Thursday, October 3, 2013

ADSS 8.116 Angelo Rotta to Cardinal Maglione: Race Laws approved by Parliament

ADSS 8.116. Nuncio Angelo Rotta to Cardinal Luigi Maglione.

Reference: Report number 5763/41 (N Pr 391), AES 5898/41

Location and date: Budapest, 19.07.1941

Summary statement: Race Laws were approved by Hungarian parliament despite the opposition of the Catholic bishops and Protestant leaders.

Language: Italian

I refer to my report Number 5706/41, N. Pr 386 on 06.07.1941 (1) concerning the new racial laws.  As I expected the law was passed, although only with a slight majority (65 votes to 53).  The law was also approved by the Upper House with some mitigation on Article 9 (Annex 2) (2) concerning requirements that will come under the provisions of the law.  As Your Eminence can see from the articles from “Pester Lloyd” which I enclose, modifications of the law were passed against the wishes of the government expressed by President Bardosy himself, who insisted on the original text of the bill with the votes 50 in favour and 7 against.

His Eminence, Cardinal Seredi, both in the Committee (Annex 1) and in the plenary session of the Upper House (Annex 3) has nobly and accurately expressed the principle reasons for opposition to the acceptance of the project.

I will not go into particular details, because they can be found in the three annexes attached to this report, which includes an account of the developments of the extensive discussions, and in the simple statement of the Cardinal made in the committee and his long speech in the plenary session.

Even the so-called Protestant bishops, as your Eminence can easily see, took a stand against the motion.

The bishops and the clergy of the Upper House were well represented at the session, but there were absences, some justified, some not.  If there had been some work prior to the vote in order to organise opposition, perhaps the outcome could have been different.  Unfortunately people who pass as good Catholics, but who are linked more or less to the government, voted in favour of the law.

Now, any amendment to Article 9, approved by the Upper House, will have to go before the House of Deputies.  They will probably not find a conciliatory way, and then the decision will be up to both houses meeting together in order to vote.  In this case the Government will in all probability, according to its stated aim, reject the modification appeal, and will formulate a more strict interpretation of the original article, because the vast majority of the house favourable to the Government will have the upper hand over the weak majority of the Upper House.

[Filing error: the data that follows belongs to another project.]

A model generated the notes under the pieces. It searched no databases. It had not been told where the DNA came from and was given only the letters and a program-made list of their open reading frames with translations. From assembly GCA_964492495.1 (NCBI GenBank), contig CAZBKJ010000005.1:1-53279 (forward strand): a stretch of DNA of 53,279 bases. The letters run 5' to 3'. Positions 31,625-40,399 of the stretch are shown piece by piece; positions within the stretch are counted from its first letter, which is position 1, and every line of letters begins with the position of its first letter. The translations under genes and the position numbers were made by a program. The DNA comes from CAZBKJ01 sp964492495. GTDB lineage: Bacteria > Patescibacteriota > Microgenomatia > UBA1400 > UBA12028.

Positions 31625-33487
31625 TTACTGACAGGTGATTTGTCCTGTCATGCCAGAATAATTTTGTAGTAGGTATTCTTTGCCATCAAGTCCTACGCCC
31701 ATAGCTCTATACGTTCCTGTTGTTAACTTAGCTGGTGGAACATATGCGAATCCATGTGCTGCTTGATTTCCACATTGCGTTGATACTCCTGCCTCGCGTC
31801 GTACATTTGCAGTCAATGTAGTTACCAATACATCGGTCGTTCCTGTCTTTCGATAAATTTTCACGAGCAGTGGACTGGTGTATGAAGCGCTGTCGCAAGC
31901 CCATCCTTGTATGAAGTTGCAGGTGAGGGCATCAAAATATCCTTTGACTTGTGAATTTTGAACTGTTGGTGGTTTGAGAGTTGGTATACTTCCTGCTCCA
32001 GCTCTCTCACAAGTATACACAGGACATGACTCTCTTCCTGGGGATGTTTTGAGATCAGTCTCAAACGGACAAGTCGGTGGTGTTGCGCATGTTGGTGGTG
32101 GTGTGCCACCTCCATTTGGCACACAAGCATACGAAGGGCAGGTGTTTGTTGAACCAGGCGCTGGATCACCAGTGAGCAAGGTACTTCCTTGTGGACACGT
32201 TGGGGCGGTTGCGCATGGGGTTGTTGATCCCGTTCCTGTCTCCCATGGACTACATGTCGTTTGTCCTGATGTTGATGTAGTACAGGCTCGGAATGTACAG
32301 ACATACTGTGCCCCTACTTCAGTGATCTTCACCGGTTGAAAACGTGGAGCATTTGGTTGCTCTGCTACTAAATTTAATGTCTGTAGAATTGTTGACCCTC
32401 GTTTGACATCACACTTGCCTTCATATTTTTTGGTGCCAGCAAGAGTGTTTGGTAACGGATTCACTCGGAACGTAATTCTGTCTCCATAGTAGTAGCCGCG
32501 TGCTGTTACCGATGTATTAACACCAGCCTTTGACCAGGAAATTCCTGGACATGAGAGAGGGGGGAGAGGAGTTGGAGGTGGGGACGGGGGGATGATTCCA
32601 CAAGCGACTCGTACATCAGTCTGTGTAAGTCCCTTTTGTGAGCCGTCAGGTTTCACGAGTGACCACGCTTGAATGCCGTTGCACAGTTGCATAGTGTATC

Of course, the rejection of the law would have been a magnificent act, although perhaps not without dangerous repercussions, given the atmosphere in which we live.  On the other hand, the fact that the Government did not ask the opinion of the Cardinal Primate before the presentation of the proposal, and that, in spite of the protest of the bishops and the Protestant ecclesiastical authorities, the bill was passed, are ugly symptoms of the times.  Already there are rumours of a new law regarding institutions for the young, which would be nationalised, striking a major blow to religious organisations: in this atmosphere it would be no wonder if you are not able to arrive at a concrete solution in the field of education, creating difficulties for confessional schools.

In such a short time one can be a little perplexed about the future of Hungary, even if one continues to speak about a Christian state and a national and Christian legal base.  It is certainly not a good omen that the current [German] minister, Dr Erdmannsdorff (4) has been recalled to Berlin, and will be replaced by von Jagow, a party man and a leader of the SA; who, like the ministers in Bucharest and Sofia, have been replaced by members of the National Socialist party. (5)

We see that Berlin wants to exert pressure on these nations we might refer to as “vassals”.

Note of Tardini:

26.07.1941.  After audience with Cardinal Maglione. 
Repeat in writing comments made earlier against the proposal … (6)

(1) ADSS 8.111
(2) Cutting from Pester Lloyd 15.07.1941.
(3) Cutting from the same journal, 13.07 and 19.07.1941.
(4) Otto von Erdmannsdorf (1888-1978), German ambassador 1937-1941, was replaced by Dietrich von Jagow (1892-1945) on 31.07.1941. Von Jagow was ambassador July 1941 to September 1944.
(5) Herbert Freiherr von Richtofen (1879-1952), German ambassador (1939-1941) was replaced in Sofia by Adolf Beckerle (1902-1976) on 06.07.1941, and Wilhelm Fabricius (1882-1964) in Bucharest was replaced by Manfred von Killinger (1886-1944) on 13.12.1940.

(6) See ADSS 8.128.

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